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Let's say there are $n$ participants each with their own secret key $x_i$. Is it possible for them somehow to build a shared key which is an arithmetic sum of all their secret keys ($x_0 + x_1 + ... + x_n$) but without revealing their individual keys to each other.

Also, ideally, this would be done non-interactively. Meaning, each participant shares something about their secret key with everyone else, and once everyone has shared this "something", the shared key can be constructed.

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  • $\begingroup$ If you use summing, parties can collude to reveal a key by subtracting all their keys from the shared secret, it is best to use multi-party DH, see crypto.stackexchange.com/questions/1025/… $\endgroup$ Sep 27 '18 at 1:38
  • $\begingroup$ For my purposes collusion is not a significant problem. Also, the number of parties is really large (10K+) - so, I'm not sure DH would be practical. Lastly, for my purposes the shared key must be an arithmetic sum of all secret keys - I don't think that would be the outcome with DH. $\endgroup$
    – irakliy
    Sep 27 '18 at 1:51
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    $\begingroup$ why must they be a sum? that is a very unusual requirement $\endgroup$ Sep 27 '18 at 2:31
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Secret sharing is a perfect tool for this application. Under any linear secret sharing scheme, individuals can generate shares of secret values to distribute to other parties involved in the scheme. Once each individual has distributed shares of their secret value to all the other parties, due to the linearity of the scheme they can each locally sum the set of received shares and the collectively hold a valid share of the summation. This is because, by definition, linear secret sharing schemes possess and additive homomorphism, meaning that adding shares yields shares of a value which, if revealed in a reconstruction process, is identical to the value of the summed secrets.

In a more detailed manner, illustrated with additive secret sharing, every party $P_i\ \forall i\in Z_{n+1}$ generates $n$ random values in some valid group denoted by $m$ which will serve as shares of the secret $x_i$ for all the other player i.e. $[x_i]_{\mathbb{Z_m}}^{P_j}\in_R\mathbb{Z}_m \ \forall i,j\in Z_{n} $ and the final share satisfies the following equation $[x_i]_{\mathbb{Z_m}}^{P_n}=x_i-\sum_{j=0}^{n-1}[x_i]_{\mathbb{Z_m}}^{P_j} \mod m$. Then every party $P_i$ sends $[x_i]_{\mathbb{Z}_m}^{P_j}$ to all other parties such that $i\neq j$. Finally, the parties all locally compute the following summation locally in which $x_\Sigma$ denotes the summed secrets. $$ [x_\Sigma]_{\mathbb{Z}_m}^{P_i} = \sum_{j=0}^{n}[x_j]_{\mathbb{Z}_m}^{P_i}\mod m$$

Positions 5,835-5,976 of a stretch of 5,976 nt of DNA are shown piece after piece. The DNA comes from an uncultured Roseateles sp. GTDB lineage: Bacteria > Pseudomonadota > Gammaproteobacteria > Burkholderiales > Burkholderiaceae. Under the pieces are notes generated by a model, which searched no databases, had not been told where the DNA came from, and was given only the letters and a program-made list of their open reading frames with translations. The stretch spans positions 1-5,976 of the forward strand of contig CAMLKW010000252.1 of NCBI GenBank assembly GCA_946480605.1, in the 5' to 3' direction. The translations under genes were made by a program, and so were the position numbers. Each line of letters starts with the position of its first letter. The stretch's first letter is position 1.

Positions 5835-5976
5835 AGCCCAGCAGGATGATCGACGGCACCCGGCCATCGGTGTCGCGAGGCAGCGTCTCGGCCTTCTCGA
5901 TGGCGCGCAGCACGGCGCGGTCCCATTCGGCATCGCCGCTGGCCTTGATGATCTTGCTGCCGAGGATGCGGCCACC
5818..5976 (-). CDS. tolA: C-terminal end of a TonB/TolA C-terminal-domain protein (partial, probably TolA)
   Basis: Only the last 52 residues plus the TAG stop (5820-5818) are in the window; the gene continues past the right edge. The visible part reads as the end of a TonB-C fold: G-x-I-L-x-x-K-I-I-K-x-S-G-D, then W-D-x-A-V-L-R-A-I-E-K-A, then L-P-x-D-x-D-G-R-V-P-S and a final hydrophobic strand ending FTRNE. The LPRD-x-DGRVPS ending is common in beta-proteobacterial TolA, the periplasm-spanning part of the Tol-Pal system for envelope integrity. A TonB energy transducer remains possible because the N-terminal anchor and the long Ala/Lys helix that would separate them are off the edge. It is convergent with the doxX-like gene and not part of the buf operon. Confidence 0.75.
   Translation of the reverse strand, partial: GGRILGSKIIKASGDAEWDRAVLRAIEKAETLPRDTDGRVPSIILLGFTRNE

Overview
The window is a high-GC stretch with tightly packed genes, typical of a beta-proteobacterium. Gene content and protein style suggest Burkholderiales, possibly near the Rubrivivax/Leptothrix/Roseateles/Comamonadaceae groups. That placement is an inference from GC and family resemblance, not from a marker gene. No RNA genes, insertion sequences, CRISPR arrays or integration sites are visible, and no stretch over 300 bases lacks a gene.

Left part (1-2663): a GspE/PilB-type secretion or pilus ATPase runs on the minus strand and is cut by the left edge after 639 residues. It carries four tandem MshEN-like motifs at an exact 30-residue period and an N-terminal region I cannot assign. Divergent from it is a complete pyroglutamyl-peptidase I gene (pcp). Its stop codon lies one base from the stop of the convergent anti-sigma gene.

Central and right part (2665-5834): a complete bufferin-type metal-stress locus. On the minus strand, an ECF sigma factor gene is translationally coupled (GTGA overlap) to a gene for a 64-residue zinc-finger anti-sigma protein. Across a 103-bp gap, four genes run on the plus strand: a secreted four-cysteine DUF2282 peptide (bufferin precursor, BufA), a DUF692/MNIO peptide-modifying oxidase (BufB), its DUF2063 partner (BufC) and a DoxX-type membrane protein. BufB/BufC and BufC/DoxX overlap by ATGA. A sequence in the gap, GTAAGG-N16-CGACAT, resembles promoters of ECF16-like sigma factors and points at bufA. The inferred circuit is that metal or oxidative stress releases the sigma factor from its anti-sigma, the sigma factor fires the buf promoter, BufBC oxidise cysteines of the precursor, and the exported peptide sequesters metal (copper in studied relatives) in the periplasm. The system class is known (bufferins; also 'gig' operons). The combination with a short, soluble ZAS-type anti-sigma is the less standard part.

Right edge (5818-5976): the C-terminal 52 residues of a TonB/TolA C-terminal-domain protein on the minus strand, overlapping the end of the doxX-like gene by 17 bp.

Now each party holds uniformly random and information theoretically secure shares of the sum of their individual secrets and all parties must cooperate to reveal the underlying value. Specifically they would have to communicate all their individual shares to one another then they could each locally calculate: $$x_\Sigma = \sum_{i=0}^{n}[x_\Sigma]_{\mathbb{Z}_m}^{P_i} \mod m$$

I encourage you to look deeper into secret sharing in general as well as other schemes, Shamir's secret sharing scheme in particular, due to the resilience it can introduce to a system in the presence of active adversaries or component failures.

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  • $\begingroup$ Thank you! If I understood correctly, this requires 2 rounds of communication: (1) to distribute all but one shares of each secret $x_i$, and (2) to distribute all locally summed up shares from the first round - right? If so, is there any way to reduce communications to a single round? $\endgroup$
    – irakliy
    Sep 27 '18 at 4:25
  • $\begingroup$ @irakliy Yes, two rounds would be required for the construction of the shared secret and then revealing it to one another, but the operations themselves locally are fairly trivial, being simple modular additions in the given example. $\endgroup$
    – Ken Goss
    Sep 27 '18 at 14:58
  • $\begingroup$ Thank you! I'm wondering if there is a scheme that allows constructing a public sum out of secret parts in a single round. But I'll create a separate question for this. $\endgroup$
    – irakliy
    Sep 27 '18 at 16:53

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